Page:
I’m sitting in my office/bedroom as the clock strikes midnight. It’s now December 15, 2017, which marks the one year anniversary of Immosis LLC. I met my co-founder and CTO, Marwan, shortly before this day of last year, but it was on the 15th that we solidified our commitment with an operating agreement.
If you also factor in the Artificial Intelligence Society and Virtual Reality Society (educational organizations that I founded before Immosis), that makes for 1.5 years of learning how to be an entrepreneur.
I still have much to learn, but with help from my gracious mentors along the way, I’ve learned a LOT during these past 1.5 years. As a way to express my gratitude, I’d like to share my lessons learned here for anyone who’s reading.
Here’s a summary of what I’ve learned so far as a first-time entrepreneur:
1) Every business is different
Many times when someone asks a business question hoping to get a straightforward answer in response, the response will be “it depends”. There may be patterns or past data from similar businesses to extrapolate or draw conclusions from, but generalizations won’t cover every detail. Not only that, but advisors may also give you conflicting advice.
So at the end of the day, it’s on you to use your best judgment when making decisions. Advisors will inform and suggest, but you decide. This is one of the more ambiguous and scary parts of entrepreneurship, but I believe that the varying intricacies of every business make entrepreneurship one of the most exciting open problems to solve.
2) A Players hire A Players; B Players hire C Players
A company is only as good as the people behind it. Therefore, be patient and diligent when recruiting. Startups move quickly, but that doesn’t mean that you should rush the recruiting process. A hiring mistake can be very expensive to fix on multiple dimensions (e.g. a toxic employee can destroy the morale of your team).
A good practice is to hire performers who are better than you. When you have a startup, you’re not in the business of adding mediocre performers to your foundation. Hire A Players whom you can trust and empower them to push your organization to new heights.
3) The 4 C’s of Co-founders
This one’s from my close mentor Bryan and his colleague Chris. When approaching and vetting co-founders, treat it like a marriage because you’re going to spend a LOT of time doing very important things with those people. And if it doesn’t work out, separating is going to be a messy and expensive process.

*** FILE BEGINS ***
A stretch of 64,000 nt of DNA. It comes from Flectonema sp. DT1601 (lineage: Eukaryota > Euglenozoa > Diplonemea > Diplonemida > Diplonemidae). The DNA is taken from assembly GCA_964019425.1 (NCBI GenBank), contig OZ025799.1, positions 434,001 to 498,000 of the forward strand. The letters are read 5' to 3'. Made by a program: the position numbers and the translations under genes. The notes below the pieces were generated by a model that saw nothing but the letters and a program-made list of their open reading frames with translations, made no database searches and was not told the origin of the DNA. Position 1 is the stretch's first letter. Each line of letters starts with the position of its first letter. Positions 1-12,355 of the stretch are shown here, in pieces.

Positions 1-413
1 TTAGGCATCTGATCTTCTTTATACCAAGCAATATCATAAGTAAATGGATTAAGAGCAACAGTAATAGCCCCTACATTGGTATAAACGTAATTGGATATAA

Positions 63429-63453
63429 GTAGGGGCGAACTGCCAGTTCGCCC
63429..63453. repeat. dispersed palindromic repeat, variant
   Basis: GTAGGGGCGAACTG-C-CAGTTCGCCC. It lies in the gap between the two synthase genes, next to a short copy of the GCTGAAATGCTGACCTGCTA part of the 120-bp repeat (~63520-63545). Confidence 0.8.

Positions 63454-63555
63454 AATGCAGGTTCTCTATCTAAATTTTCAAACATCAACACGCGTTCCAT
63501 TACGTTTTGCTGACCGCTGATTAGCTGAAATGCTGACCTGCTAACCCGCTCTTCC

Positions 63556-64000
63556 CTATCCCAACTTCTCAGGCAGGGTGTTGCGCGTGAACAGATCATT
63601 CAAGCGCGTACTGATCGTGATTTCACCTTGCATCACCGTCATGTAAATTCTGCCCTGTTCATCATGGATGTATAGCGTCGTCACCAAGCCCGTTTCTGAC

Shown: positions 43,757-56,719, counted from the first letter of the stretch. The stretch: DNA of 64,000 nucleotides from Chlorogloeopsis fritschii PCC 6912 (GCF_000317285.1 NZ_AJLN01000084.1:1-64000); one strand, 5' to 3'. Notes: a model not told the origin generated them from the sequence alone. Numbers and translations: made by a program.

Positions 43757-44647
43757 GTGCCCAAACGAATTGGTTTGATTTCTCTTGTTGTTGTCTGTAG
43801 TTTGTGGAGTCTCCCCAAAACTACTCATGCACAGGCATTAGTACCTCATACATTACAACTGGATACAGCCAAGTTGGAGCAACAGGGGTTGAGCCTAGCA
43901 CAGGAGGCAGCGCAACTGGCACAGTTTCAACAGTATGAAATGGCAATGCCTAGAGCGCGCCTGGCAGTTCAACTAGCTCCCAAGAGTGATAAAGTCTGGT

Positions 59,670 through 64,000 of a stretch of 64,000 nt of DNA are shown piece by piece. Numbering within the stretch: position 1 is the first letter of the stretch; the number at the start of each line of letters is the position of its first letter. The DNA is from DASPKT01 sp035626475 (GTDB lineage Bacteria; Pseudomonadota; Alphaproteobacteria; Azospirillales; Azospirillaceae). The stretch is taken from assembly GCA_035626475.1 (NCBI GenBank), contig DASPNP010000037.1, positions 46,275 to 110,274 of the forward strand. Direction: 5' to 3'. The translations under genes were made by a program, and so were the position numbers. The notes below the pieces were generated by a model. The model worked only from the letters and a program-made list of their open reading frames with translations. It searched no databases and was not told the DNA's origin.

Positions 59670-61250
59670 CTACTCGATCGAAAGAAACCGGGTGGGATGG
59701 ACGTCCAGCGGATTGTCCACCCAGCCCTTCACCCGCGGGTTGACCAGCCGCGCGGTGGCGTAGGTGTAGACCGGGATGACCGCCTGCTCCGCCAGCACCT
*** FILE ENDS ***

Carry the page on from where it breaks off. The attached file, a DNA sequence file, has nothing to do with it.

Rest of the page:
The 4 C’s of Co-founders is a framework that Bryan and Chris proposed for evaluating potential co-founders:
- Character – This comes first because an individual who doesn’t share your core values (e.g. integrity) will not fit in the culture that you’re trying to build. It’s not scalable. They’re only going to drag it down along with your team and resources.
- Commitment – It could take your company years to breakeven. And who knows what obstacles and changes you’ll encounter as a team along the way. Are your co-founders prepared to give it their all until the end?
- Communication – A startup’s greatest advantage over larger competitors is speed. You cannot outrun your competitors and smoothly manage operations without proper communication from your team on a regular basis.
- Competency – This comes last because it’s the most obvious prerequisite to check for.
Don’t compromise with the 4 C’s. You and your co-founder(s) MUST be compatible if your startup is going to succeed.
4) Get mentors ASAP
I’ve been fortunate enough to meet and learn from countless mentors with incredible track records. Among them are investors and successful entrepreneurs. There is no doubt in my mind that Immosis wouldn’t be where it’s at now without their help.
You will learn much more at a faster pace with the help of mentors. You don’t even have to be doing a startup to benefit. Figure out your goals, find people in your area with relevant experience, and send them a message with a coffee invite. Every person you talk to will have a different background, and will thus broaden your perspective further than you thought possible.
5) You’re going to pivot, possibly many times
According to the Powership Group, it takes an average of 58 new product ideas to get to 1 successful product, and 66% of startups change their original plans drastically.
So if you’re finding that your first (or second, or third…) plan isn’t working the way you intended, it’s probably not the end of the world. Figure out what went wrong, and use that feedback to guide you to your next plan of action. This leads us to…
6) Adopt the Lean Startup methodology
Pioneered by Eric Ries, the Lean Startup methodology insists that the key to survival is to iterate enough times before running out of resources. If you don’t iterate, you could be falling for the classic mistake of burning all your resources on developing a product that nobody wants to pay for.